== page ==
MongoDB: Querying with Shell

In this post you can find tutorials on

  • Basic querying
  • Limiting results
  • Sorting results
  • Conditional expression
  • Regular Expression

Generating a dummy dataset for this post
Use command in shell.

for(var i=0;i<100000;i++){
	db.employee.insert({"empId": "emp_" + i ,"employeeName": "employee_" + i});

Basic querying

Function: find()
find is used to perform query fetch data from collections in MongoDB.



Returns all rows from collection. In shell it’ll returns only 20 rows and force user to get more by hitting “it” on shell.

Function: findOne()
findOne() is usually returns first matching document.



Restrict a search, i.e adding a criteria to query.

Function: find({…});
Here you can add condition to restrict your result, you submit criteria in KEY: VALUE pair.


Db.collectionName.find({“criteriakey”: “criteriaMatchingValue”});

For example:

Db.employee.find({“employeeName”: “employee_100”});

Returns :
Returns all rows having value “employee_100” in employeename field.

Results in :

{ "_id" : ObjectId("535971c1fe0e645d73ae8f52"), "empId" : "emp_100", 
"employeeName" : "employee_100" }

you can add multiple criteria also like db.colletionName.find({“key1”: “value1”, “key2”: “value2”, … , “keyn”: “valuen”});

Restrict columns from result

Here you can restrict no of columns from dataset.


Db.collectionName.find({“criteriakey”: “criteriaMatchingValue”}, {“projectionKey”: 1/0});

If you want particular column than give value as 1 to projectionKey, 0(zero) otherwise.

For example:
If you want to hide empId than

> db.employee.find({"employeeName": "employee_100"}, {"empId": 0});

Results in

{ "_id" : ObjectId("535971c1fe0e645d73ae8f52"), "employeeName" : "employee_100"

You can add multiple key also.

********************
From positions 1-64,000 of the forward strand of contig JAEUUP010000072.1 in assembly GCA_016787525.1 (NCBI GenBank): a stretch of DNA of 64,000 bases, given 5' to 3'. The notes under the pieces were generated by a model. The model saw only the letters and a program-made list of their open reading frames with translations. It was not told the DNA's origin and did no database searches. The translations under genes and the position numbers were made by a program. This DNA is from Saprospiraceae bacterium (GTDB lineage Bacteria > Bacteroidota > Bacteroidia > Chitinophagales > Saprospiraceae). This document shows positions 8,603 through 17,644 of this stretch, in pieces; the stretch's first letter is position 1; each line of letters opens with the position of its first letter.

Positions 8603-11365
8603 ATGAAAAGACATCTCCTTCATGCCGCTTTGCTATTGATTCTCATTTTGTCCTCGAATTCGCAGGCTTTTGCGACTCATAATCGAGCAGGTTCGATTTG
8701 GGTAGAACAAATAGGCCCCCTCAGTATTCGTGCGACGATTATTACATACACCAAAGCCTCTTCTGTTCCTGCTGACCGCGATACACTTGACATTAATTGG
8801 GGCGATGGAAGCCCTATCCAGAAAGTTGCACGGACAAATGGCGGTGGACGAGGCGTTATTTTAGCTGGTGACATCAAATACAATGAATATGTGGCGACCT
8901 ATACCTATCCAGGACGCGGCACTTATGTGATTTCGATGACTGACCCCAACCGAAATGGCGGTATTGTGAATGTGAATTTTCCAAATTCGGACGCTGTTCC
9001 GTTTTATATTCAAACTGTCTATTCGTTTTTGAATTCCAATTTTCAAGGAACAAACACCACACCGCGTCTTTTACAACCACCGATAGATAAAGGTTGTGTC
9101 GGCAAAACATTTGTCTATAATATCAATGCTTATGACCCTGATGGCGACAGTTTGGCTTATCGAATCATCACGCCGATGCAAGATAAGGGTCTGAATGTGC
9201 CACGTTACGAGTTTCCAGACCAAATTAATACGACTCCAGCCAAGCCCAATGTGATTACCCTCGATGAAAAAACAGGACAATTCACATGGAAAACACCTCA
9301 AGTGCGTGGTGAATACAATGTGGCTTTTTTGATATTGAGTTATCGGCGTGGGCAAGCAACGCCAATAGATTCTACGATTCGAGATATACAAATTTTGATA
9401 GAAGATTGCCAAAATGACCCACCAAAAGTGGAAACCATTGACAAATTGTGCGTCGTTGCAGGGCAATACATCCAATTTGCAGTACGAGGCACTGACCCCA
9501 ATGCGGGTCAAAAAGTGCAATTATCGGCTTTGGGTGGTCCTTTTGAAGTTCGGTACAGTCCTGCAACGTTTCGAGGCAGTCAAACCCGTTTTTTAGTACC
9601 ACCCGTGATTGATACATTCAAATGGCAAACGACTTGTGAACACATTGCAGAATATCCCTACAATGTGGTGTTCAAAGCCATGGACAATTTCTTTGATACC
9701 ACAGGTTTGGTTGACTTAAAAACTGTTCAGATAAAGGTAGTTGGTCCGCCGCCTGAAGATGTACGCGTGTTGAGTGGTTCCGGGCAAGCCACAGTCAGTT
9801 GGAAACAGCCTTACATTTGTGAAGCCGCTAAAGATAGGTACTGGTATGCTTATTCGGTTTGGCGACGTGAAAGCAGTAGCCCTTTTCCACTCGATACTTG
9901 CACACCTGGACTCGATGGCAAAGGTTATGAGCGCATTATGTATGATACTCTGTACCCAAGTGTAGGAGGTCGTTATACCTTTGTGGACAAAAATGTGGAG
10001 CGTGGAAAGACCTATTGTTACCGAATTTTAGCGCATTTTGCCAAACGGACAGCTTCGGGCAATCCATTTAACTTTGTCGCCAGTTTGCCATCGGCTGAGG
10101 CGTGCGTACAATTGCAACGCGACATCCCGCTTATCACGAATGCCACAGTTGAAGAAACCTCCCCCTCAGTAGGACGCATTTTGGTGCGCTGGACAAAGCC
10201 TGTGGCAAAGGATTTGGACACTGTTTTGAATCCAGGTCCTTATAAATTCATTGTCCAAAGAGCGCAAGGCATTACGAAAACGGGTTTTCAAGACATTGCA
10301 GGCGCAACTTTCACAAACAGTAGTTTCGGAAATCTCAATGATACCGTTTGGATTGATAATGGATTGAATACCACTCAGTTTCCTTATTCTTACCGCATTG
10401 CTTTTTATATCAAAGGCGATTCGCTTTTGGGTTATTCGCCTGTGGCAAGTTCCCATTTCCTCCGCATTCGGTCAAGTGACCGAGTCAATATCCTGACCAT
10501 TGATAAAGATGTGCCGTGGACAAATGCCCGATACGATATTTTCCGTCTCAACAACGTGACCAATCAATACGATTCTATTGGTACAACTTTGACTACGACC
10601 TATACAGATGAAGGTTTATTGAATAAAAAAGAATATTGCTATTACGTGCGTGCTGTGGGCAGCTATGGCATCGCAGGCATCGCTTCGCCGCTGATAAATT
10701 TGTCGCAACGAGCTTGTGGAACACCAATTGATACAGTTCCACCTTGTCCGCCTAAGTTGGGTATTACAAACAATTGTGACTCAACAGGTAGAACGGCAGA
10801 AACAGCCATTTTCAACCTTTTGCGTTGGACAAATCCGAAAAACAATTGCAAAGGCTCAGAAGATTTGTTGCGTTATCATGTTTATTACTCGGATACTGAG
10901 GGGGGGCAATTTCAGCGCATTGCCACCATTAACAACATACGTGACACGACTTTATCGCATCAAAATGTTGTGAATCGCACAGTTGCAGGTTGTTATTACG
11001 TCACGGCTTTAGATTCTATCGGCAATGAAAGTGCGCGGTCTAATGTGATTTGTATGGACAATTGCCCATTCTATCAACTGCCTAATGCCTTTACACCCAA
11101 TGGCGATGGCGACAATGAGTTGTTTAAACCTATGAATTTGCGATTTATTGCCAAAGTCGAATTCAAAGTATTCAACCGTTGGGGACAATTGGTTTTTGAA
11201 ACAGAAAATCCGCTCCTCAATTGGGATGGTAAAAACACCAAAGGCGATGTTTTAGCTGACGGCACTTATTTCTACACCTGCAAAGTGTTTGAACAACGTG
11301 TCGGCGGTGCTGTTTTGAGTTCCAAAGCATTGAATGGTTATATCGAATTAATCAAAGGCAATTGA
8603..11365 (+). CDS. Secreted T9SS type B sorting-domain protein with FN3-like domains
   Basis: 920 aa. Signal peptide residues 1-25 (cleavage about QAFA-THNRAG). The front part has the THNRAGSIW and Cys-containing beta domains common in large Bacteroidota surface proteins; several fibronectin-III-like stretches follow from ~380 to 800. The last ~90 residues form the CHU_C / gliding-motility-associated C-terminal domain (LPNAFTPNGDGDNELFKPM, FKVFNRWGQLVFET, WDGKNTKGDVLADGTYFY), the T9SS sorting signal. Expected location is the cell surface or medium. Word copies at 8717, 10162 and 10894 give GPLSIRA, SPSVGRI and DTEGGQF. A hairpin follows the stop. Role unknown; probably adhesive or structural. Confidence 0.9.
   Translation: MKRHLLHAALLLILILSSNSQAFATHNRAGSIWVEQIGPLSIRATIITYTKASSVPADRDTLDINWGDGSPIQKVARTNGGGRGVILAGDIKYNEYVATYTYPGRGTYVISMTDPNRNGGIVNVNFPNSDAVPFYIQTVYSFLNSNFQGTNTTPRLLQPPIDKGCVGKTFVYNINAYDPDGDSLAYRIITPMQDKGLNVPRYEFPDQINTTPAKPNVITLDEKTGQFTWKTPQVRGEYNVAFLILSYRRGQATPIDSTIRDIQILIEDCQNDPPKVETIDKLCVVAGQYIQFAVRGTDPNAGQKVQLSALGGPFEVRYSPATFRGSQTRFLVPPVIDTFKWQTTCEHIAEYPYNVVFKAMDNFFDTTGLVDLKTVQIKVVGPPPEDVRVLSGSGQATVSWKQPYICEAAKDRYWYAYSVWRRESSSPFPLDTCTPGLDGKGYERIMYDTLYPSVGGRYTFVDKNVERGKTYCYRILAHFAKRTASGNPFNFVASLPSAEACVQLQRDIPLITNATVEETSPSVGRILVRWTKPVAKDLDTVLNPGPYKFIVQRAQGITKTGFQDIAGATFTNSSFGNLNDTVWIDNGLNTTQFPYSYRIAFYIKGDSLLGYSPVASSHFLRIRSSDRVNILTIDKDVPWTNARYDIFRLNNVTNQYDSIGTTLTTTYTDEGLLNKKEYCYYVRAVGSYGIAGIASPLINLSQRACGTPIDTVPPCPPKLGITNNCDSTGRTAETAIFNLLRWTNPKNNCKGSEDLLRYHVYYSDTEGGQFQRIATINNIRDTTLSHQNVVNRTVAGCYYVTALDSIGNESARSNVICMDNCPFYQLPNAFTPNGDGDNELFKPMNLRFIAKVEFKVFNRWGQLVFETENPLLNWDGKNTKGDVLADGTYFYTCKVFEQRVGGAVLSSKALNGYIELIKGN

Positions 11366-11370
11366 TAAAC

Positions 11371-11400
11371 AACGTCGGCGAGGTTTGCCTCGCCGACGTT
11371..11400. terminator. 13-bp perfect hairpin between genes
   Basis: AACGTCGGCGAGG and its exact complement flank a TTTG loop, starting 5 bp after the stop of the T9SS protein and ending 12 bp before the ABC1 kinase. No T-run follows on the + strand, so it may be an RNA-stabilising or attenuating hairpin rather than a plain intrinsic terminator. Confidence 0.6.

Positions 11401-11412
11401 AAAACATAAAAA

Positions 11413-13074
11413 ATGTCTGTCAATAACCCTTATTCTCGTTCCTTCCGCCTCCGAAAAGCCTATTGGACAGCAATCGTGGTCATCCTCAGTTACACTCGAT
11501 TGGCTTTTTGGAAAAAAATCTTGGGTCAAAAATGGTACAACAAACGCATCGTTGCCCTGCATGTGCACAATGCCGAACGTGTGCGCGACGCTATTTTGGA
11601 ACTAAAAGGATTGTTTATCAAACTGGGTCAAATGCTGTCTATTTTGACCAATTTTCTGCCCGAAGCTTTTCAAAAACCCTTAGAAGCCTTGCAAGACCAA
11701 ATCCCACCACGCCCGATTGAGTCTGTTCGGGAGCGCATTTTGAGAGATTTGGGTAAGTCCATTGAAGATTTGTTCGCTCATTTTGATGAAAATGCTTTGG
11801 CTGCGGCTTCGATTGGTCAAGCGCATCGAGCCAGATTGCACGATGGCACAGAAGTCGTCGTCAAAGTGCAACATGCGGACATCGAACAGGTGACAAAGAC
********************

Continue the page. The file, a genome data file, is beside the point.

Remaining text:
For example:

> db.employee.find({"employeeName": "employee_100"}, {"empId": 0, "_id": 0});

Results in:

{ "employeeName" : "employee_100" }

Limiting Results
Generally when you give a command to select than MongoDB default returns 20 rows in shell, but when you connected with any MongoDB driver it’ll returns all rows(that we’ll demonstrate in next post which is “MongoDB Querying with Java”). So you have to limiting a result.

Limiting a result

Function: limit(n);
Here n means no of rows you want from resultant dataset.



First n matching rows from pipe.

For example:


Results in:

> db.employee.find().limit(2);

{ "_id" : ObjectId("535971c1fe0e645d73ae8eee"), "empId" : "emp_0", 
"employeeName" : "employee_0" }
{ "_id" : ObjectId("535971c1fe0e645d73ae8eef"), "empId" : "emp_1", 
"employeeName" : "employee_1" }

Skipping a result

Function: skip(n);
Here n means no of rows you want from resultant dataset.



Returns all rows but skip first n rows from result.

For example:


Results in:

> db.employee.find().skip(2);

{"_id" : ObjectId("535971c1fe0e645d73ae8ef0"), "empId":"emp_2", "employeeName":"employee_2"}
{"_id" : ObjectId("535971c1fe0e645d73ae8ef1"), "empId":"emp_3", "employeeName":"employee_3"}
{"_id" : ObjectId("535971c1fe0e645d73ae8ef2"), "empId":"emp_4", "employeeName":"employee_4"}
{"_id" : ObjectId("535971c1fe0e645d73ae8ef3"), "empId":"emp_5", "employeeName":"employee_5"}
{"_id" : ObjectId("535971c1fe0e645d73ae8ef4"), "empId":"emp_6", "employeeName":"employee_6"}
{"_id" : ObjectId("535971c1fe0e645d73ae8ef5"), "empId":"emp_7", "employeeName":"employee_7"}